[Date Prev][Date Next][Thread Prev][Thread Next][Date Index][Thread Index]

RE: SOlution Fractions

Opps.  I sent you the wrong file.  Pl. use this.
There's 3x times the Cl- in B.

* Ranjan S. Muttiah                     * 
* Associate Professor                   *
* Texas Agricultural Experiment Station *
* 808 East Blackland Road               *
* Temple, Texas 76502                   *
* Tel: 254-774-6103                     *
* Fax: 254-770-6561                     *
* email: muttiah@xxxxxxxxxxxxx          *

-----Original Message-----
From: David L Parkhurst [mailto:dlpark@xxxxxxxx]
Sent: Wednesday, July 10, 2002 11:09 AM
To: muttiah@xxxxxxxxxxxxx
In-Reply-To: <NFBBJFDDBBBCHIDBODCJEEJCCMAA.muttiah@xxxxxxxxxxxxx>
Subject: RE: SOlution Fractions

> The measurements are on A (Sumner,NM) and downstream of A
at B (Acme, NM) on the Pecos.
I put in all the anion/cation measurements at A and
B and get -200.2 for H2O mole transfer (see attached
for input file).

Attached input file has similar analyses for solutions 1 and 2. If there
has been significant evaporation, I would expect to see higher chloride
downstream (~5 times greater). Looks more like loss of water by seepage to
the ground-water system than evaporation.

> Looking at the stream flow record,
there's 80 cfs at A and 15 cfs at B on the days
of measurement.  I'm assuming
that the difference has been lost to evaporation
and channel loss.  The mixing ratio gives soln1:2
of 4.6:1 from the model.

When I run it, I get 1.0 mixing fraction?

> Should I take this to
mean that the model estimates that 3.6 kg (= 200.2/55.5)
of water was lost at B for every kg of water @ A
due to evaporation ? (the recorded stream
flow loss gives 80/15 = 5.7). How should I
interpret the 4.6 ratio ?

It means that 4.6 L of water at A is evaporated to leave 1 L of water at B.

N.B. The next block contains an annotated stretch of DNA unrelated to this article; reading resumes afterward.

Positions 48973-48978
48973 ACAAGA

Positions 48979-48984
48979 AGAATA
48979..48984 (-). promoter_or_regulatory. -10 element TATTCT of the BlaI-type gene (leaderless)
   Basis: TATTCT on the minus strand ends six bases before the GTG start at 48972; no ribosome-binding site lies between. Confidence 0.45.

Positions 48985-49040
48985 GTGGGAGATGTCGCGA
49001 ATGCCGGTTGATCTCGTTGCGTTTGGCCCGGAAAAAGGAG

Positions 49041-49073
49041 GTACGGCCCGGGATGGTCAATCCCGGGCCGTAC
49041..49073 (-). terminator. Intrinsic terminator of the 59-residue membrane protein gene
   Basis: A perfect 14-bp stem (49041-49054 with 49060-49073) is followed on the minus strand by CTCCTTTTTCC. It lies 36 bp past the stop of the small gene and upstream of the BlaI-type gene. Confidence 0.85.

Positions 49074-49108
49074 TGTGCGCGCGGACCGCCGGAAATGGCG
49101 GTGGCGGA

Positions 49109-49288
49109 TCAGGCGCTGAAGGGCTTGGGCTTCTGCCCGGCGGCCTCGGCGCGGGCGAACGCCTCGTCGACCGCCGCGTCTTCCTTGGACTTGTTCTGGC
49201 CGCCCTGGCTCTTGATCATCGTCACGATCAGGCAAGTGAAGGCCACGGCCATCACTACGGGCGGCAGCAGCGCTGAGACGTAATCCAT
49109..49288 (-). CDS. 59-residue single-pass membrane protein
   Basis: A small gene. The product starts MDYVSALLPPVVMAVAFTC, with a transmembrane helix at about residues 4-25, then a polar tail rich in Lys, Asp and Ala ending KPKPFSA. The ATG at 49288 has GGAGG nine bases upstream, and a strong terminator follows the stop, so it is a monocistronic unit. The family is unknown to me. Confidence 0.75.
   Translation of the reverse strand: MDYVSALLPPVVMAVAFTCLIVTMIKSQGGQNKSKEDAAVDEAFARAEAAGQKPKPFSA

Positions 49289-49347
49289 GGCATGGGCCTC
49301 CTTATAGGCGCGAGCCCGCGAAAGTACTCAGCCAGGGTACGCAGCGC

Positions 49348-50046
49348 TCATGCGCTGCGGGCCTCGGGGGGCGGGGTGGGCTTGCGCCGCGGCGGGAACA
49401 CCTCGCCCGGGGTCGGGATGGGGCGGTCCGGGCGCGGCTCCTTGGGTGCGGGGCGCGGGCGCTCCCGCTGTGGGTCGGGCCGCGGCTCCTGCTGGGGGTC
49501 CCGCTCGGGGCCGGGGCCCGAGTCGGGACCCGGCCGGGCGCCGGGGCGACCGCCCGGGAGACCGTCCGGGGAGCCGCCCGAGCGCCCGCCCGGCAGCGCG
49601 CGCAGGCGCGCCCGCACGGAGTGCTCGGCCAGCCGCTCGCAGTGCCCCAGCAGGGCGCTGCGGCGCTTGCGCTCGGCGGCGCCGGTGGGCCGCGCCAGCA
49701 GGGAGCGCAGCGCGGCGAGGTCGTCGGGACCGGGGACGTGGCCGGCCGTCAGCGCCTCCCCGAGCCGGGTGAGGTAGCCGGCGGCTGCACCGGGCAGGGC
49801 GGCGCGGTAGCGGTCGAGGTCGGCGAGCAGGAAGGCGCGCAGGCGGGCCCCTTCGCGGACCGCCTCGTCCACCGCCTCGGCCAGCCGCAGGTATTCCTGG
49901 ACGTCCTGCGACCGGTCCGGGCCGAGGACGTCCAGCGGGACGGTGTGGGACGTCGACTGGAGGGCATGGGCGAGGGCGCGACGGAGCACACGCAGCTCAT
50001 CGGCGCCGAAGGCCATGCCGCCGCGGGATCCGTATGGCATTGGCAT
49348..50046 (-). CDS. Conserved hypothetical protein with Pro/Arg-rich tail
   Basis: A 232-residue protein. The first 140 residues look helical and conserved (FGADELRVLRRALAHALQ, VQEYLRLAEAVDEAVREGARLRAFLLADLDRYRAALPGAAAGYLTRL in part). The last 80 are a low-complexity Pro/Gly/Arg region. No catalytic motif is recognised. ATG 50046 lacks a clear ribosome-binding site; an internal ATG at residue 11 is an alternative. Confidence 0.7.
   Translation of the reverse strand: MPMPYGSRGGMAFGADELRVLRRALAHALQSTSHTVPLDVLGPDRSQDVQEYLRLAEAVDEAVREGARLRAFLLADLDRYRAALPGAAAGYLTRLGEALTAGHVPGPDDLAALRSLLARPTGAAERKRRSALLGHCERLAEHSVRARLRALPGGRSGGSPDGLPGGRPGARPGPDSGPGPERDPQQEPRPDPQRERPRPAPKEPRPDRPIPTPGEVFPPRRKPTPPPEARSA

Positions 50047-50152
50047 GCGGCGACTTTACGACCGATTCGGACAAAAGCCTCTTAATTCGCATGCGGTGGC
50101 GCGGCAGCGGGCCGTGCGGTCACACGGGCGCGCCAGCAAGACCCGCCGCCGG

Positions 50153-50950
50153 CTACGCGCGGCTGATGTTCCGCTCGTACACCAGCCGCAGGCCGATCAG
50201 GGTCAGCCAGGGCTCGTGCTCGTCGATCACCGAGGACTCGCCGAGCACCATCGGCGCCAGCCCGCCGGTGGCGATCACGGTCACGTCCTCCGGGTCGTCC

The difference is approximately 3.6 L of water ~ 3.6 kg water ~ 200 moles
of water that has evaporated, which is the mole transfer of H2O(g). I don't
see this when I run your model, but if there is no significant channel
seepage the model would be describing the evaporation process. In this
case, the 4.6:1 should be similar to the flow ratios 5.7:1.


David Parkhurst (dlpark@xxxxxxxx)
U.S. Geological Survey
Box 25046, MS 413
Denver Federal Center
Denver, CO 80225

Project web page: https://wwwbrr.cr.usgs.gov/projects/GWC_coupled

Attachment: Pecos_SumnerAcmeSep1979.pqi
Description: Binary data

Project Home Page
Complete Water Resources Division Software
USGS Home Page
Water Resources Division Home Page
NRP Home Page
Help Page
USGS Privacy Statement       

Please note that some U.S. Geological Survey (USGS) information accessed through this page may be preliminary in nature and presented prior to final review and approval by the Director of the USGS. This information is provided with the understanding that it is not guaranteed to be correct or complete and conclusions drawn from such information are the sole responsibility of the user.

Any use of trade, product, or firm names in this publication is for descriptive purposes only and does not imply endorsement by the U.S. Government. 

The URL of this page is: https://wwwbrr.cr.usgs.gov/projects/GWC_coupled/phreeqc/mail/msg00023.html
Last modified: $Date: 2005-09-13 21:04:21 -0600 (Tue, 13 Sep 2005) $
Visitor number 2307 since Jan 22, 1998.